Immigration, The Long-Term Care Workforce, and Elder Outcomes in the U.S.
Although debates over immigration remain contentious, one important sector served heavily by immigrants faces a critical labor shortage: nursing homes. We merge a variety of data sets on immigration and nursing homes and use a shift-share instrumental variables analysis to assess the impact of increased immigration on nursing home staffing and care quality. We show that increased immigration significantly raises the staffing levels of nursing homes in the U.S., particularly in full time positions. We then show that this has an associated very positive effect on patient outcomes, particularly for those who are short stayers at nursing homes, and particularly for immigration of Hispanic staff.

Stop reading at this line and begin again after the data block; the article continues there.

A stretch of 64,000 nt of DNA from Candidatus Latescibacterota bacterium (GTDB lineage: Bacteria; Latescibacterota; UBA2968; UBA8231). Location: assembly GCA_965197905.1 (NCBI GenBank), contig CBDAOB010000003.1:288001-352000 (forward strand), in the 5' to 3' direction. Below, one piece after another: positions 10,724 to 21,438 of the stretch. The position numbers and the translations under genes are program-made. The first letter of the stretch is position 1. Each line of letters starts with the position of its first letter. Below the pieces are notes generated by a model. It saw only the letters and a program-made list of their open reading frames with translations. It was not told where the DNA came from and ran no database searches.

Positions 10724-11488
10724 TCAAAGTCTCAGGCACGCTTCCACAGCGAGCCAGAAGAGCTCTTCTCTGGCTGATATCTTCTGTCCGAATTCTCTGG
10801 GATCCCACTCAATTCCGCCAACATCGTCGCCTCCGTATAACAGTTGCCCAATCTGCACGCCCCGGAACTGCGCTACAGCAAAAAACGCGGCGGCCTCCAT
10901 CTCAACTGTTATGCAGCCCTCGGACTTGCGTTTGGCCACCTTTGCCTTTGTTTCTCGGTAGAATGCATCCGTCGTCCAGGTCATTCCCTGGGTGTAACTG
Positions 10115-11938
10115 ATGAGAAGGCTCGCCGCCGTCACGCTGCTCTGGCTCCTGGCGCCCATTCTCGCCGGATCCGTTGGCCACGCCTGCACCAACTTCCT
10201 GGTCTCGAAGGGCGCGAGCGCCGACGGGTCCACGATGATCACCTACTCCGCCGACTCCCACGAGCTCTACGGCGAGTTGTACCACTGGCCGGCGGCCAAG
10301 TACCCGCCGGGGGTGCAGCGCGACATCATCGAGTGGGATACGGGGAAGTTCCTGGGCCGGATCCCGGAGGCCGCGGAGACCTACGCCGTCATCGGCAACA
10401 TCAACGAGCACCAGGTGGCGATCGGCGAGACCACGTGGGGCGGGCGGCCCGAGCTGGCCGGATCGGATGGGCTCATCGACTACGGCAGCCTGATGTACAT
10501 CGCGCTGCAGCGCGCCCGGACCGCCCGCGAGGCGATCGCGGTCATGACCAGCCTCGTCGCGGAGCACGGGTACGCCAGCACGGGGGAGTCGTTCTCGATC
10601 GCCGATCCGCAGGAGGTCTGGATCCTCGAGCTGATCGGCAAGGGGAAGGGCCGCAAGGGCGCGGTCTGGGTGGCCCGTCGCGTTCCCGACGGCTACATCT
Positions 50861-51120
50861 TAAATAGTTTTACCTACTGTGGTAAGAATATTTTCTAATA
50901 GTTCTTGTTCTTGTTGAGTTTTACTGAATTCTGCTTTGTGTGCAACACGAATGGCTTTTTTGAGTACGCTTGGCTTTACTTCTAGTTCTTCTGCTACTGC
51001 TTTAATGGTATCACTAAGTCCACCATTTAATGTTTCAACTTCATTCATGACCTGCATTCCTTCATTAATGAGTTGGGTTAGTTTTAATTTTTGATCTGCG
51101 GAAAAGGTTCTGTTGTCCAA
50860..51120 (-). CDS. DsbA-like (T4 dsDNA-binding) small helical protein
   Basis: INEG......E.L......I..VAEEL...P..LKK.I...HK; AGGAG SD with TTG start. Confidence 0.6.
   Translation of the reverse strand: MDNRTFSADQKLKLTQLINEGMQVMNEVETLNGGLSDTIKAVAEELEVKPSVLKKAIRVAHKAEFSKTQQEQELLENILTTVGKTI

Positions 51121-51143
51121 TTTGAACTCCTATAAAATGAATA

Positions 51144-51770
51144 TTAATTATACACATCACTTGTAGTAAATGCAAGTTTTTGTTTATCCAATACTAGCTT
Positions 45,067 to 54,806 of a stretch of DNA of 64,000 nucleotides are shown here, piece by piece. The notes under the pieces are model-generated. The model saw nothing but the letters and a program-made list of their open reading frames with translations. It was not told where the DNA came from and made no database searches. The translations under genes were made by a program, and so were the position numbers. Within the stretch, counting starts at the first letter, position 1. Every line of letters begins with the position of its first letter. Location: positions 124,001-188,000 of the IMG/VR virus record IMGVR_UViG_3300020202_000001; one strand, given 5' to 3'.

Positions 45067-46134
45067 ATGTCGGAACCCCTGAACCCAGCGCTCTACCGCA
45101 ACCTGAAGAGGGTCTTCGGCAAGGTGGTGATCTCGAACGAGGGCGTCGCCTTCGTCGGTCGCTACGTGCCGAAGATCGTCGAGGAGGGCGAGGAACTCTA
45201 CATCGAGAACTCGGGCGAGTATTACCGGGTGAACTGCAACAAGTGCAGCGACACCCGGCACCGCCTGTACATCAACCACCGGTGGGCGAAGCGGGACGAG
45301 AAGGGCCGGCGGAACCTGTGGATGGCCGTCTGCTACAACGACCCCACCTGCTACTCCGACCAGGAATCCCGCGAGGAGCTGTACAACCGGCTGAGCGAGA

We are grateful to Charlie Hanzel for exceptional research assistance, and to seminar participants at the NBER Aging Summer Institute, Tulane Economics seminar, and the American Society for Health Economists annual conference. This research was funded by Grant R01AG070040 from the NIA/NIH. This study was granted exempt status by the Harvard Medical School Institutional Review Board. The views expressed herein are those of the authors and do not necessarily reflect the views of the National Bureau of Economic Research.
David C. Grabowski
David Grabowski has received payments from the AARP, the Analysis Group, GRAIL LLC, and the Medicare Payment Advisory Commission.Jonathan Gruber